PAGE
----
You must register for both Core Doctrine and Applied Legal Analysis separately. They are two courses that are co-requisites.

Moot Court
2 credits – Professor Jeffrey Kirchmeier
(Faculty Permission Required)
This two-credit course features structured assistance to students who wish to improve their advocacy skills through participation in a moot court competition. The course requirements include the completion of an appellate brief and oral argument of professional quality prepared for an external competition or the equivalent thereof (such as the creation and preparation of a problem for a future competition). While students will meet regularly as a group and individually with the instructor, each student is expected to work independently toward completion of the course requirements, including participation in oral argument practices. Before registering for a completion and for credit, students must have successfully completed the CUNY Moot Court training program and competition to earn membership in Moot Court. Students must obtain permission from the Moot Court faculty advisor before enrolling in this course. This course is graded Credit/No Credit.

New York Domestic Relations Law*
3 credits – Adjunct Professor Karen Simmons
This course will familiarize you with the doctrine and practice of the ever-changing landscape of family law in New York State, while helping to develop lawyering skills that will enable you to practice in the Family and Supreme Courts of New York. This course covers selected statutes from the NY Domestic Relations Law and the Family Court Act, encompassing issues that affect marriage, divorce, child support, custody and visitation, parentage, equitable distribution of property, spousal maintenance, family offense proceedings, child protection, and adoption. You will work on problems that will enable you to practice law, integrating doctrine, policy analysis, and procedure into a cohesive framework from which trial strategies are crafted. Inherent in our analysis of family law is a critique of social policy as it gives shape to the law, focusing on the application of broader family law issues to practice in the New York State court system.

Pre Bar Seminar Guided Study (Pro Bono Scholars only)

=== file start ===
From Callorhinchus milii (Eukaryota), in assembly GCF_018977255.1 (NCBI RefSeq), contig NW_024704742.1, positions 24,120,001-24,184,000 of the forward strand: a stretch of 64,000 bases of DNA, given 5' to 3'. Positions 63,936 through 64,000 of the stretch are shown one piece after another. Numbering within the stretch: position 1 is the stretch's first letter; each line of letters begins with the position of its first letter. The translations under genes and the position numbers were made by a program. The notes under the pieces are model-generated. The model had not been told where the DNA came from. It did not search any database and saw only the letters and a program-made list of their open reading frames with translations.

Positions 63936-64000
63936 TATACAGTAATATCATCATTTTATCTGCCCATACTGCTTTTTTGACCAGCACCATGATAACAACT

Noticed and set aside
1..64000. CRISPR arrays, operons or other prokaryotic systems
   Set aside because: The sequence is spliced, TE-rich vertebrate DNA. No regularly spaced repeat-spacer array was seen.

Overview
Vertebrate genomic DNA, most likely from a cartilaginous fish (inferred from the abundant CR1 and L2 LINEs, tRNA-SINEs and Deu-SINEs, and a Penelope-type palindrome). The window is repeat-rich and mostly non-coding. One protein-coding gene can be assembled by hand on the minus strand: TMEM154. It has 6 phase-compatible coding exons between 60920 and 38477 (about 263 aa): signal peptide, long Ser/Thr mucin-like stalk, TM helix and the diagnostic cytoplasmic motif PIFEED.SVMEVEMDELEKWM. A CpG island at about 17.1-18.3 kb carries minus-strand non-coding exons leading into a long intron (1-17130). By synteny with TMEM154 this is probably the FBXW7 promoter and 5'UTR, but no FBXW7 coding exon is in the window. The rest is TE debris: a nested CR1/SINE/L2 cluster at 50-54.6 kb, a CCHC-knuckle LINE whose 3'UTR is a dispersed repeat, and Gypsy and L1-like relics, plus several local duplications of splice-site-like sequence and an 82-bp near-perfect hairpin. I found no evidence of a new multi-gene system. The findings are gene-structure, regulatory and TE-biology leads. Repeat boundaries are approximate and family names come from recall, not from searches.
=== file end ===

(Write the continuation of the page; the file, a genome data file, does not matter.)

1 credit – TBD
The Pre Bar Seminar II builds upon the skills and doctrine students learn in Core Doctrine. Each student will meet with a professor individually at least once per week for two hours. During these sessions, students will complete an essay, performance test, and/or series of MBE questions. Students will then get immediate feedback on their work, will discuss doctrinal areas of concern, and will go over study schedules and strategies. The course is designed to keep students on track with their bar study and prepared for the February bar exam pursuant to the Pro Bono Scholars program requirements.

Pro Bono Scholars Clinic (PBS Students Only)
12 credits – Professor Cynthia Soohoo and Professor Lisa Davis
Students must be participants in the Pro Bono Scholars Program to enroll in this clinical offering. Client, project work, and a seminar component are combined in the clinic. Students are expected to work full-time for indigent clients under the supervision of the placement supervisors to whom they have been assigned. Over the course of the 12-week program, students are expected to devote at least 45 hours per week to work related to their placement and the seminar component. Seminar coverage will include relevant doctrine, ethical and professional responsibility, practical legal skills, and case rounds.

This course is only open to those who fulfilled the Fall PBS class requisite. The course runs from Feb. 26 – May 24, 2024.

Sexuality, Gender Identity and the Law
2 credits – Professor Richard Storrow
This two-credit seminar will explore issues relating to sexuality and gender identity within a legal landscape where oppression of LGBTQ+ individuals is a constant and growing threat. We will explore both constitutional and policy-based topics impacting the freedom of LGBTQ+ people such as the freedom of speech and association, the right to express one’s sexuality, the right to be free from reproductive oppression, and the right to work in a nondiscriminatory environment. We will also study the growing set of religious-liberty and junk-science claims being mounted to undermine LGBTQ+ equality and discuss strategies for combating them. The course devotes significant attention to gender identity issues, including the challenges faced by transgender and nonbinary individuals in accessing sex-segregated facilities, adequate healthcare, and equal educational and athletic opportunities. Students will explore an aspect of the relationship between sexuality and/or gender identity and the law in work totaling at least 15 pages consisting of a 3-page op-ed at midterm and a final 12-page analytical research paper. Substantial class participation is required.

Small Firm Practice (Remote)
3 credits – Adjunct Professor Laura Gentile
Students will design a law practice and draft a business plan for their firm. Students will interview an expert in a specialty relevant to the planning and running of a law practice, summarize their findings in writing and make a brief presentation of their findings in class. Drawing on the experience of CUNY graduates and others who have started small community based practices, and experts who provide services to law firms, students identify and manage the legal, business, ethical, and professional considerations that confront small firm practitioners. Topics include: identifying the type of practice, locating a practice, finding space, identifying the right partners and drafting partnership agreements, financial management, risk management, client management, employee management, stress management, management, ethical considerations (including the management of escrow accounts), choosing the right malpractice insurance, billing and collections, among other issues. Students draw on readings, lectures, discussions, and outside sources to develop the business plan for starting each student’s unique profit or non-profit law firm. In the past, the business plans have been used to apply for grants, loans, and as a blueprint for new practices. 10% of grade is based on class participation.